The opening of Guy Ritchie’s The Gentlemen feels like a Lincoln commercial, thanks in part to a suit-clad Matthew McConaughey droning on about a lion’s duties in the jungle. You can’t help but think that Ritchie will pan the camera over to the sleek glass curtain walls of a Lincoln dealership. Instead, the audience is met with a casual London pub, where protagonist Mickey orders himself a pint.
McConaughey plays Mickey Pearson, a refined American Oxford graduate who coolly sits atop an illegal marijuana empire in London, which he plans on liquidating. Things are complicated by tabloid blackmail and neighboring drug lords attempting to swipe his fortune out from under him. McConaughey’s Pearson is joined by Ray (Charlie Hunnam) the archetypal loyal second hand, and Fletcher (Hugh Grant), a journalist who is pitching a movie script idea to Ray. Fletcher dictates the plot details of his script to Ray, which also doubles as narration for the audience in a fascinating sort of meta-cinema. Although the technique isn’t anything groundbreaking, it breathes a little vibrancy into a familiar crime story plot with the usual betrayals and redemptions. The sparse use of guns thanks to the film’s London setting also spices up the narrative and makes for some inventive action scenes.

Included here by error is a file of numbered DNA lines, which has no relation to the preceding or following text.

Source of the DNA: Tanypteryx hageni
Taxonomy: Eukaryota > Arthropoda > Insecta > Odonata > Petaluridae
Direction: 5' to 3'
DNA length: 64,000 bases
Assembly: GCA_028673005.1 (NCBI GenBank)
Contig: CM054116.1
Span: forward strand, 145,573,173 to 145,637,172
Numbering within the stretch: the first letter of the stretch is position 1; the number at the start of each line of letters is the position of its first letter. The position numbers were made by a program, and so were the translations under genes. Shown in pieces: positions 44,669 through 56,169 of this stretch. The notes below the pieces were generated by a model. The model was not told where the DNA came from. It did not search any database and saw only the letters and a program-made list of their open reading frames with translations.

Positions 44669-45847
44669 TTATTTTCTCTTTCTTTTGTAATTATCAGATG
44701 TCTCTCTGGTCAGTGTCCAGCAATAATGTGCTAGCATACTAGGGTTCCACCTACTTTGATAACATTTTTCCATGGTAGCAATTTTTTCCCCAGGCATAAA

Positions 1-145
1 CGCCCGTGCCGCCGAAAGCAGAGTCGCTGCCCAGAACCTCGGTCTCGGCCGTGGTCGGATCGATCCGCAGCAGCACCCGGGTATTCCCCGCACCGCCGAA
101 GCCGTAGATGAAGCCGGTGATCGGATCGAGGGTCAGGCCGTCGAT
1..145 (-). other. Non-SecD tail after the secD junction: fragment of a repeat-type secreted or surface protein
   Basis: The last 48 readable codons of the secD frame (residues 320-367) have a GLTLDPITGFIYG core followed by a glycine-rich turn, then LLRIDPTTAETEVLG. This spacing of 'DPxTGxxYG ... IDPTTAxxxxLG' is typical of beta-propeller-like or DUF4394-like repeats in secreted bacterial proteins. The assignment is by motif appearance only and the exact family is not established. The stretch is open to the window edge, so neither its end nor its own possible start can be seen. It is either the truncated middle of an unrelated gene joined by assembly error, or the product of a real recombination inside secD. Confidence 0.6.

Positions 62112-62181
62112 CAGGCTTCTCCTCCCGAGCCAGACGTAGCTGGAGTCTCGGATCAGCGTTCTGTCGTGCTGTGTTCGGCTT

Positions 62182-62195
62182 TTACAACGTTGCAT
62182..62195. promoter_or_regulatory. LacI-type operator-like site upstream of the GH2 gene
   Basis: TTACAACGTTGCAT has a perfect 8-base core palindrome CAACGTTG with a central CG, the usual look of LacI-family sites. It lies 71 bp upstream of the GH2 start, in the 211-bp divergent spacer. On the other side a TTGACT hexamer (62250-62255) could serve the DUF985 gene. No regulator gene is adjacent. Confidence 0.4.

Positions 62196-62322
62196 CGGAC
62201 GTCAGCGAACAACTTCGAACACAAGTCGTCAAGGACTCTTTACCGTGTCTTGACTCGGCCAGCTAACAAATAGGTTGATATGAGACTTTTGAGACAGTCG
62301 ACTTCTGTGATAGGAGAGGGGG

Also coloring the narrative is Ritchie’s knack for witty comedic dialogue and situational humor. A simple target retrieval goes wrong in the darkest, most hilarious way, and a stomach bug used as an intimidation technique are just some of the ways Ritchie lights up the story. There’s also Coach (Colin Farrell), who steals nearly all of the scenes he’s in with his comic matter-of-factness and dad-like apparel. The race jokes, however, feel unfunny and dated in an increasingly progressive cultural climate, especially when paired with the unnecessary use of the term “chinaman” laced throughout the film.
Ritchie’s film offers fun moments, and some witty dialogue slathered on what still feels like an overdone crime narrative. Overall, Ritchie doesn’t offer enough to go out of your way to see this film, and the suited eye candy in the film means a Valentine’s date with this movie in the background might not be a wise decision. Instead wait on the streaming release.
Mathew Messa is an intern for the Film Studies Program. He’s a film critic in training and a David Lynch super fan.